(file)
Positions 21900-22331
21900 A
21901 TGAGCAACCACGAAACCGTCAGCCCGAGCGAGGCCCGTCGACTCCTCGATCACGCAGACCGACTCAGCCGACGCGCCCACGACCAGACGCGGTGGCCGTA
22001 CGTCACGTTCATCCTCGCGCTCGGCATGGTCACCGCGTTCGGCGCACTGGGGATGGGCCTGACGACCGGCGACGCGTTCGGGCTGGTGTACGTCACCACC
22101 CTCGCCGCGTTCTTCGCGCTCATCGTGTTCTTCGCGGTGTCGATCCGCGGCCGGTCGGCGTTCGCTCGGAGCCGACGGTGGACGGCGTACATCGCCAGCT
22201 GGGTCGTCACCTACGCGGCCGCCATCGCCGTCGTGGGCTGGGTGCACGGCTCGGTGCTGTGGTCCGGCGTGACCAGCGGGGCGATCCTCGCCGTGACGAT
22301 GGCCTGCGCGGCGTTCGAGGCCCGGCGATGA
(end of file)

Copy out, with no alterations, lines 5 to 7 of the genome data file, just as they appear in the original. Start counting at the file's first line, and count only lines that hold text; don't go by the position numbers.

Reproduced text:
22101 CTCGCCGCGTTCTTCGCGCTCATCGTGTTCTTCGCGGTGTCGATCCGCGGCCGGTCGGCGTTCGCTCGGAGCCGACGGTGGACGGCGTACATCGCCAGCT
22201 GGGTCGTCACCTACGCGGCCGCCATCGCCGTCGTGGGCTGGGTGCACGGCTCGGTGCTGTGGTCCGGCGTGACCAGCGGGGCGATCCTCGCCGTGACGAT
22301 GGCCTGCGCGGCGTTCGAGGCCCGGCGATGA